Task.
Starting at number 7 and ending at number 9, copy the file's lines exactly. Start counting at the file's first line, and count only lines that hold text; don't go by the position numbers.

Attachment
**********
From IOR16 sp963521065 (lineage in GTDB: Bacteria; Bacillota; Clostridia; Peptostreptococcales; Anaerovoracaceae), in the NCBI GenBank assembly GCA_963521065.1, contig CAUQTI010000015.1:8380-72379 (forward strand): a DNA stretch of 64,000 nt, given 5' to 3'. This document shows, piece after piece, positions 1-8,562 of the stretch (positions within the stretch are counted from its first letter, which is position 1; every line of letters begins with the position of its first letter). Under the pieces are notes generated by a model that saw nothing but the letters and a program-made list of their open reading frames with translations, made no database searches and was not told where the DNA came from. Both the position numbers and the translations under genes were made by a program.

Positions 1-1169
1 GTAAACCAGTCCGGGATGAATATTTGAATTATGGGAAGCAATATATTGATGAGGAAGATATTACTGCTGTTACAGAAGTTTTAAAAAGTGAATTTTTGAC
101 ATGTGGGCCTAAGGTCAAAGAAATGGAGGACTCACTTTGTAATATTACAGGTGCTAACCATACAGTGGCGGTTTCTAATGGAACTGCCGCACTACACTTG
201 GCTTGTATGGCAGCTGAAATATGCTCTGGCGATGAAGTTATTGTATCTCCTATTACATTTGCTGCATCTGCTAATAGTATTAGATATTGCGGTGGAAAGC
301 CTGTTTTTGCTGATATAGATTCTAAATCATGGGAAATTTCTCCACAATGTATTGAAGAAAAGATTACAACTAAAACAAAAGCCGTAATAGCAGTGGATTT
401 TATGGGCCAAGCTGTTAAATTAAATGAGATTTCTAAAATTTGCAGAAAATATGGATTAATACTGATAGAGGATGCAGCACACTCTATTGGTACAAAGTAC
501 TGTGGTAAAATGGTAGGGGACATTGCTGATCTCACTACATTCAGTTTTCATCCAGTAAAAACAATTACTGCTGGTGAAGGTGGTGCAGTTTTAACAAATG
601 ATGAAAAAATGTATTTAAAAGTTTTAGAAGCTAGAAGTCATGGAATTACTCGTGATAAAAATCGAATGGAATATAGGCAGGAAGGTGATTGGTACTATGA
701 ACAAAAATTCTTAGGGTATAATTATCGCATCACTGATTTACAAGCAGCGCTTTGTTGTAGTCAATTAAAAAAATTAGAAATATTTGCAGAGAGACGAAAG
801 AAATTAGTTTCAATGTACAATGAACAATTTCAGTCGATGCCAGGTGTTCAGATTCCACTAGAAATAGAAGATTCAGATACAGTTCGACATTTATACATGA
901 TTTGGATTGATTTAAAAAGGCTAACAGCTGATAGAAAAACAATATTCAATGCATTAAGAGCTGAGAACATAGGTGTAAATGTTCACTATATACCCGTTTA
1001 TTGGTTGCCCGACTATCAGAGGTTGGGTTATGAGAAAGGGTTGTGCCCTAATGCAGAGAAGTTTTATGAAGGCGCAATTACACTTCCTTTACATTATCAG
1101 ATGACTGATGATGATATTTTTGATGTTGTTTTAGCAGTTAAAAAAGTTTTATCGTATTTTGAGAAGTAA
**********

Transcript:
401 TATGGGCCAAGCTGTTAAATTAAATGAGATTTCTAAAATTTGCAGAAAATATGGATTAATACTGATAGAGGATGCAGCACACTCTATTGGTACAAAGTAC
501 TGTGGTAAAATGGTAGGGGACATTGCTGATCTCACTACATTCAGTTTTCATCCAGTAAAAACAATTACTGCTGGTGAAGGTGGTGCAGTTTTAACAAATG
601 ATGAAAAAATGTATTTAAAAGTTTTAGAAGCTAGAAGTCATGGAATTACTCGTGATAAAAATCGAATGGAATATAGGCAGGAAGGTGATTGGTACTATGA